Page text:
“In view of the heavy prison sentence expected, it is immediately obvious why our Honourable DPP has not initiated criminal proceedings against the Don. Once he has served his many, many years in a Southern US federal prison with daily enforced labour and in chains, he is not fit to be imprisoned in Barbados anyway.”

    Unlike the mafia boss Ross, it would appear that the Don’s direct line to Goddess MAM can be used only in your dystopian banana republic.

    Why should the Don be the (only) sacrificial lamb for the rampant corruption in your kleptocracy?

    We will listen to your plea for total sycophancy to your Supreme Leader of the country of thieves when your Athenian Bajan Minerva keeps her promise and delivers in tact that red bag of evidence of criminal corruption allegedly perpetrated by “the former exploiters and oppressors” camouflaged in blue and yellow overalls.

    While she is at it, she can attach as an addendum a copy of the 2018 Auditor General’s report.

    Don’t you think that those electioneering claims made in public highlighting the rampant corruption and financial misappropriations of the Bajan State finances by the previous administration will play a ‘decisive’ role in the justice to be meted out to the discredited close friend of your goddess?

    “A president cannot defend a nation if he is not held accountable to its laws.”― DaShanne Stokes


  • @ Miller April 10, 2021 3:40 PM

    Re: Stokes: Our Supreme Leader is legislator, judge and executor in one person thanks to the emergency legislation. Thus, logically, she always adheres to her own rules. Every change in behaviour automatically triggers a change in the rule. Thus rule and behaviour are always congruent.

    Why was it only the Don who got hit? Maybe because the other DLP grandees no longer dare to travel to the USA? If I am rightly informed, the penalties for corruption are ridiculously meagre here. So it is preferable to bring the DLP grandees to a US court. I call that a smart strategy.


  • DavidApril 10, 2021 5:15 AM

    Six to eight years?? Are they serious? When recent criminal behaviour in the US, got only three years and a bit, for lying to Congress and witness tampering. Then it was commuted. Which seems a worse crime? Witness tampering is as bad as it gets.

    Is there something else at play here? I have to ask.



  • Enron. Major scandal that ruined lives.

    One director got three years, another eighteen months.

    Yet some want to give Inniss six to eight years? Very unusual. It seems to me that they are shaking the tree for something, but he is not budgeing.

    What are they really after? Would be interesting to know.



  • @Crusoe

    And why is he not budging?


  • “Don’t you think that those electioneering claims made in public highlighting the rampant corruption and financial misappropriations of the Bajan State finances by the previous administration will play a ‘decisive’ role in the justice to be meted out to the discredited close friend of your goddess?”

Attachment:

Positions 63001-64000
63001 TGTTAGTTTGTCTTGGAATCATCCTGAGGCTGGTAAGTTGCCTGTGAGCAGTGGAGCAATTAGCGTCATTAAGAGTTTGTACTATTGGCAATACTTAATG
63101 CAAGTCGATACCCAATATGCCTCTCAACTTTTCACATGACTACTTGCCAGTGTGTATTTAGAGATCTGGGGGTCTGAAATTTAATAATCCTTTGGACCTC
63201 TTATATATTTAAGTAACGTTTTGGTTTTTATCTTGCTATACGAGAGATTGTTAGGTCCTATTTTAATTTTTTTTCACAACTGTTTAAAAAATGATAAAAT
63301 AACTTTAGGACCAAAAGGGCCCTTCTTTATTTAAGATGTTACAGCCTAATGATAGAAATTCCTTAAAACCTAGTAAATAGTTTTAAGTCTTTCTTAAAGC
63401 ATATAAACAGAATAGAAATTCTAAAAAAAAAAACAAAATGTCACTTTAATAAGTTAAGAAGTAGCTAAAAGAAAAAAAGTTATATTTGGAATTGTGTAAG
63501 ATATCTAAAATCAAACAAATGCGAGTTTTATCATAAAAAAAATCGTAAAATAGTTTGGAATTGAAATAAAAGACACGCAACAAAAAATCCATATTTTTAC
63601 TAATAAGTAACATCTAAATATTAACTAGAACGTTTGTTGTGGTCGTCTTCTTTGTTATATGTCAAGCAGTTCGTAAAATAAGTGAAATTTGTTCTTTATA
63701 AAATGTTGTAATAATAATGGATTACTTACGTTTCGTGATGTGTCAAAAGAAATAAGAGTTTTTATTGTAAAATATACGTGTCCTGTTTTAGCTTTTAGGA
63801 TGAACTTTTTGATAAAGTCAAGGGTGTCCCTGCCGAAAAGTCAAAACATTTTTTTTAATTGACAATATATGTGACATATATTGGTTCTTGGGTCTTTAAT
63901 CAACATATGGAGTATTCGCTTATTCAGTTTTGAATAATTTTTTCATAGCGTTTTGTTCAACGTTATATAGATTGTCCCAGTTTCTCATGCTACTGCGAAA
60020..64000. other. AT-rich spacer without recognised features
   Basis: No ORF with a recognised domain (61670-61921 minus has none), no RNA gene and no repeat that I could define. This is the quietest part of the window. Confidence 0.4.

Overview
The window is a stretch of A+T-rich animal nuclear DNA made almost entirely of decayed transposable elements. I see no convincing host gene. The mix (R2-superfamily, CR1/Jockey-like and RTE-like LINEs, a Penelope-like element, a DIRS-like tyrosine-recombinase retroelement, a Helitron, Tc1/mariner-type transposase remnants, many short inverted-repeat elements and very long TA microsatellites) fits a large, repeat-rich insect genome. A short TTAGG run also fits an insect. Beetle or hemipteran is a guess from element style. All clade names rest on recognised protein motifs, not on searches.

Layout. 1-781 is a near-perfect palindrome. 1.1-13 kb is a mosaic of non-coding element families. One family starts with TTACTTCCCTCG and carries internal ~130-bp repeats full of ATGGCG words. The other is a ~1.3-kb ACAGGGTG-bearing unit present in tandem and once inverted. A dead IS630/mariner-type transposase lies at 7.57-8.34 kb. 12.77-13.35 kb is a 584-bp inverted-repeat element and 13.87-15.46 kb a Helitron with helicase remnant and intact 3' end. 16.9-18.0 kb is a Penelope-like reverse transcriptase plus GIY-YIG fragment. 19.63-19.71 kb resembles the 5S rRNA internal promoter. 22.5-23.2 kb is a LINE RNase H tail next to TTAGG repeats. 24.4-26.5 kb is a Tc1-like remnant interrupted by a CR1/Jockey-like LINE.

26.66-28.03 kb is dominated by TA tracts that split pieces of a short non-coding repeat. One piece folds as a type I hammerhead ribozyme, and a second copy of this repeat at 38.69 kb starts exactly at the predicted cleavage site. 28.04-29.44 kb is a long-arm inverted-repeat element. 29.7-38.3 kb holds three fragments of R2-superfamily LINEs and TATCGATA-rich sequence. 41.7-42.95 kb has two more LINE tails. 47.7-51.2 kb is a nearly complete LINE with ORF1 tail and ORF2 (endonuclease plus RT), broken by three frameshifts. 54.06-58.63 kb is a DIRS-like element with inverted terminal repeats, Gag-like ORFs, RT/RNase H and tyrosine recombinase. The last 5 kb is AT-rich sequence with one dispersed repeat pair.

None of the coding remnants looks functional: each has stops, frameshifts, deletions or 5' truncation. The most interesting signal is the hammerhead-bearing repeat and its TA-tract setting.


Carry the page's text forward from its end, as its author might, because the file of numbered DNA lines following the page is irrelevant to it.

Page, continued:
but the gall on Donville, he would have stood a better chance if he had talked about the DAMAGE he did to the population who elected him and paid his salary and WHOM HE BETRAYED FOR A BRIBE…if he had shown the least bit of remorse it would have gone in his favor, good to know that the destruction caused to the people by his corrupt actions is not even given a second thought…

    …..ICBL admitted to bribing him, paid a fine, people have complained for decades that this particular insurance company and MOST of the others hate to pay personal injury claims..they would BRIBE A GOVERNMENT MINISTER FIRST, before they pay an injured person…. and i did find out recently that there are cases in the Supreme Court from over 30 YEARS AGO that the dirty judges REFUSE TO COMPLETE or hand down decisions so it’s not a stretch to believe as we have heard ALL ALONG that the insurance companies BRIBE JUDGES…why else would there be a ton of personal injury cases sitting in the court system with no closure for OVER 3 DECADES…….wuh if they could bribe a sitting minister, sitting judges are nothing to bribe…THE WHOLE PLACE IS FILTHY AND NEED CLEANING UP…..or just continue exposing them everywhere until it’s done.


  • @ DavidApril 10, 2021 4:35 AM
    The blogmaster is not aware, however, the COP stated he needed a complaint to initiate the process- you mean this could not have been done by the office of the AG as one example of they’re serious about rooting out corruption?”

    Who says there wasn’t a “Complaint” from a trusted, decent and deeply patriotic Bajan in the form of a very senior public servant who was close to the source of the event of bribery and M/L arrangements?

    Maybe the then acting Cop ‘copped out’ after receiving a call from the beleaguered primate inter pares with the ‘advice’ not to rock the boat and embarrass the ‘tired’ government and reduce the blue and yellow party’s chances on the electoral derby race day when a politically mature filly with four ‘great’ legs and a bushy red tail will be competing in the two-horse race.

    Now where is that UK-based ‘defence’ lawyer and apologist “Greene” when the convicted Donville and the shameful DLP need him ‘most’ in their darkest hour of need?


  • Miller April 10, 2021 5:54 PM #: “Who says there wasn’t a “Complaint” from a trusted, decent and deeply patriotic Bajan in the form of a very senior public servant who was close to the source of the event of bribery and M/L arrangements?”

    @ Miller

    Please explain how a “very senior public servant” could make a complaint to the police of a matter involving a private company that was the source of bribe?